The Metropolitan: What's next after missing on Springer?
Will the DH return to the National League?
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Today we will talk about where the Mets go next after George Springer, but we start with the news.
⏰ Catch me up in 60(ish) seconds…
🇨🇦 SPRINGER FALLOUT: Top free agent George Springer is a Toronto Blue Jay because the Mets let the Connecticut native know over the last weekend that they wouldn’t offer more than 6-years, $120 million, per Joel Sherman.
🤷♂️ WHY: Clearly the Mets are concerned about their payroll in 2022 when both Michael Conforto and Francisco Lindor are due extensions, while Robinson Cano’s salary is added back to the books, and other key pieces such as Marcus Stroman and Noah Syndergaard become free agents.
💰 AAV: At 6-years, $120MM, the Mets could turn Springer’s salary into $20MM AAV to help them fit everyone within a reasonable luxury tax number.
😡 STILL MAD: For Mets fans who expected Steve Cohen to have an open checkbook, this comes at a disappointment. We don’t know what the luxury tax will look like in a new CBA next season, so it’s hard to argue definitively how adding Springer would impact their long-term tax burden.
🍎 NEW MET: Jose Martinez said he didn’t receive any calls from other teams this offseason so when the Mets called, he told his agent, “You better sign that contract right now.”
🗣 TRADE RUMOR: Mets have spoken with the Reds about right-hander Sonny Gray and third baseman Eugenio Suarez, per Tim Ryder of MetsMerized Online.
🗣 FA RUMOR: Mets remain high on free agent Kiké Hernandez, per Jon Heyman.
👋 HAND: The Angels have emerged as a possibility for Mets target Brad Hand, per Robert Murray of FanSided.
🔝 FIRST BASE: Pete Alonso was ranked by MLB Network as the 7th best first baseman right now.
🔝 CATCHING PROSPECT: MLB Pipeline lists Francisco Alvaraz as the 4th best catching prospect in baseball.
🍎 KEEPING BUSY: Robinson Cano will join Águilas for their upcoming Caribbean series berth, per Anthony DiComo.
📻 AIRWAVES BATTLE: After breaking the story about Jared Porter, MLB insider Jeff Passan voiced his frustration on The Michael Kay Show about WFAN host Craig Carton’s criticism over the timing of releasing the story. Of course, Carton shot back.
What about Jackie Bradley Jr.?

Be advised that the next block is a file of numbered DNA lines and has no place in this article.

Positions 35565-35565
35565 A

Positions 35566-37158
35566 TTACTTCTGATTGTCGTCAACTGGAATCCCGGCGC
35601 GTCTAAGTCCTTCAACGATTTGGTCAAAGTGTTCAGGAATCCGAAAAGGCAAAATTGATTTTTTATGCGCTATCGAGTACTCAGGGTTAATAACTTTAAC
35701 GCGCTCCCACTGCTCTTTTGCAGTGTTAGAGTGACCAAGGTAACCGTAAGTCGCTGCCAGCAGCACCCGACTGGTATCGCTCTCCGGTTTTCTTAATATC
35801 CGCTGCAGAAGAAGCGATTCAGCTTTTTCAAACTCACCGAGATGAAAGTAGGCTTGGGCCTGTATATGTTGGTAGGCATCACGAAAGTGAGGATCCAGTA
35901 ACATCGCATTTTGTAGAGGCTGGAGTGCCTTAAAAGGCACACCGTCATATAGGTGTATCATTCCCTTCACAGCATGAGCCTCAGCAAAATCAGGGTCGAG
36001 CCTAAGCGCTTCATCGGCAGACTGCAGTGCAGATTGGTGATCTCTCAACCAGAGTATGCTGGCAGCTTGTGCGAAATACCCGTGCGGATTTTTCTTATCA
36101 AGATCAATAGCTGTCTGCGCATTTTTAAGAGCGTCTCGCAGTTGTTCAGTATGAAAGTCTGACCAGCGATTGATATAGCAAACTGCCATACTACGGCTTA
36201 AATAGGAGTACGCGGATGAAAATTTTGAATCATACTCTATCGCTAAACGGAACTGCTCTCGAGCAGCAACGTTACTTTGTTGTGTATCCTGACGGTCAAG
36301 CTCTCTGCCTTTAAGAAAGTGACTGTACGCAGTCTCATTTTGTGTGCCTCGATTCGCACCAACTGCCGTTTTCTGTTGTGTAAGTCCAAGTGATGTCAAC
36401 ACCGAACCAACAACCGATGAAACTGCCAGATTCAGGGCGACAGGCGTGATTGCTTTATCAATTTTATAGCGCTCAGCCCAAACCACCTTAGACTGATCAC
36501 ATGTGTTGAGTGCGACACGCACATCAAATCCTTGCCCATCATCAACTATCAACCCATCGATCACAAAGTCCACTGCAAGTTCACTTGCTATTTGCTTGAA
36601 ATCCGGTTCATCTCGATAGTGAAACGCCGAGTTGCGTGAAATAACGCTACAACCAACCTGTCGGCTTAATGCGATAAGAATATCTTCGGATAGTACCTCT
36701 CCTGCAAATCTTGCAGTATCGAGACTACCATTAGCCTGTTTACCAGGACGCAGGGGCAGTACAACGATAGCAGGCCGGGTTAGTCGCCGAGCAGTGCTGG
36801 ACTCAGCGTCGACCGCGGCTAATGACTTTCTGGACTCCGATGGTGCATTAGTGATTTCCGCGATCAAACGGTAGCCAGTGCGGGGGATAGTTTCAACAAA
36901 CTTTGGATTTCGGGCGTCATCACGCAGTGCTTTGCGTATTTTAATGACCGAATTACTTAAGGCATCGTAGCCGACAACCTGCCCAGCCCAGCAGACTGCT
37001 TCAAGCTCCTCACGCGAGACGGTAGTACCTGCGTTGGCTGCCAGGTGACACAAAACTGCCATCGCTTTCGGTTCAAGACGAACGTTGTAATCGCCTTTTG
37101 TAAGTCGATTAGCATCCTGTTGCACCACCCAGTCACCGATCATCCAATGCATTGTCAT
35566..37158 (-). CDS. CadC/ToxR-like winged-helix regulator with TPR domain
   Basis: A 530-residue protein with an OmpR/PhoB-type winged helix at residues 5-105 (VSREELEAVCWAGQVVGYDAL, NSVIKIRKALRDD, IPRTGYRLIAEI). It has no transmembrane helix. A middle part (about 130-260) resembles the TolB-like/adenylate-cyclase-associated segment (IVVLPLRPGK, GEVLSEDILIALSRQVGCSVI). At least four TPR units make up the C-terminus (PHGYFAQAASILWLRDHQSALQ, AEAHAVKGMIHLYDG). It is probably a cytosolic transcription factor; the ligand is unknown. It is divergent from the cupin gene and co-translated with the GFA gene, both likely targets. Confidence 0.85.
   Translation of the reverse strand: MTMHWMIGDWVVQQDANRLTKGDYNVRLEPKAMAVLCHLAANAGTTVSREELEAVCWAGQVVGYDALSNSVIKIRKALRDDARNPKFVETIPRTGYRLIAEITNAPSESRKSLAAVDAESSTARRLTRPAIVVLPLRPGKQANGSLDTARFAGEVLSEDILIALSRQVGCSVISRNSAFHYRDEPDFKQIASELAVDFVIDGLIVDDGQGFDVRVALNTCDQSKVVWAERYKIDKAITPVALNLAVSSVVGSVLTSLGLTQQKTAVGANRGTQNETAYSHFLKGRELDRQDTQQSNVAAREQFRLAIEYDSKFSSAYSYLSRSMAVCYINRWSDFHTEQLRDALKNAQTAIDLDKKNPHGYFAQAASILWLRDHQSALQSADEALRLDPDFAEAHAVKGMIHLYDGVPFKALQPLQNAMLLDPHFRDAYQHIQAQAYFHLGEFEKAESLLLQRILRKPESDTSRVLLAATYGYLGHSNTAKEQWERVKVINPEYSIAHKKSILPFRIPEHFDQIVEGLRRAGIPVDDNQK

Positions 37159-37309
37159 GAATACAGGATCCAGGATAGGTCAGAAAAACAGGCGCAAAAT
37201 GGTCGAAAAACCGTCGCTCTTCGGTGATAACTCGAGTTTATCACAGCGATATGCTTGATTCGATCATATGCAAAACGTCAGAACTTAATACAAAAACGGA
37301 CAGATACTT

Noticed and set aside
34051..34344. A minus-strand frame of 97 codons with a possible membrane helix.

🧓 by Jeffrey Bellone
As Mets fans try to convince themselves they are ok with George Springer signing in Toronto, a name that has come up a lot in conversation is free agent centerfielder Jackie Bradley Jr.
The logic is pretty simple:
The Mets desperately need to improve their outfield defense and get a “real” centerfielder;
Jackie Bradley Jr. is an elite defensive outfielder;
Assuming the DH returns, adding JBJ would move Nimmo to LF and Dom to the DH/1B spot, effectively improving three positions at once.
And while that all makes sense, it’s predicated on the idea that the DH does in fact return. Otherwise, the Mets must decide if Jackie Bradley Jr.’s elite defense outweighs the offense they would be giving up between Brandon Nimmo and Dom Smith in their current outfield set-up.
2020 was a year when strange sh*t happened, and this is true even if we just stick to baseball. If we relied on last season’s stats alone, Bradley Jr. would be considered a better offensive player than recently-acquired superstar Francisco Lindor.
But we know that’s not true. In fact, over the majority of his career and in the three seasons leading up to his most recent campaign, JBJ has been a sub-par hitter, his offensive production approximately 10% below league average. And he hits even worse against lefties (as a left-handed hitter). He is best known for his defensive prowess in chasing down fly balls that most centerfielders fail to reach. There’s a stat for that (as there is for everything) called Outs Above Average. And since 2017, Bradley Jr. has saved 46 outs, which is the 6th most in baseball during that time.
Meanwhile, Brandon Nimmo had negative 4 outs saved in 2020, and that’s an additive stat over a shortened 60-game schedule. It’s obvious that Bradley Jr. would be a drastic improvement over running Nimmo back out to play center everyday next season. And the roster decision would be easy if baseball players were only paid to catch the ball.
However, we need to consider the trade-offs between offense and defense. While some roll their eyes over the prevalent use of the WAR statistic, this is basically what it is designed to tell us.
How much value do the Mets gain by adding Jackie Bradley Jr. as their centerfielder relative to keeping Brandon Nimmo and Dom Smith in the outfield?
2021 projections from FanGraphs give us a hint. After hitting an unsustainable .343 on balls in play last season, JBJ is projected to regress to the mean at the plate and produce 1.6 wins above replacement this upcoming year; whereas, Nimmo, even with his poor defense, is expected to be worth 2.8 wins as a centerfielder.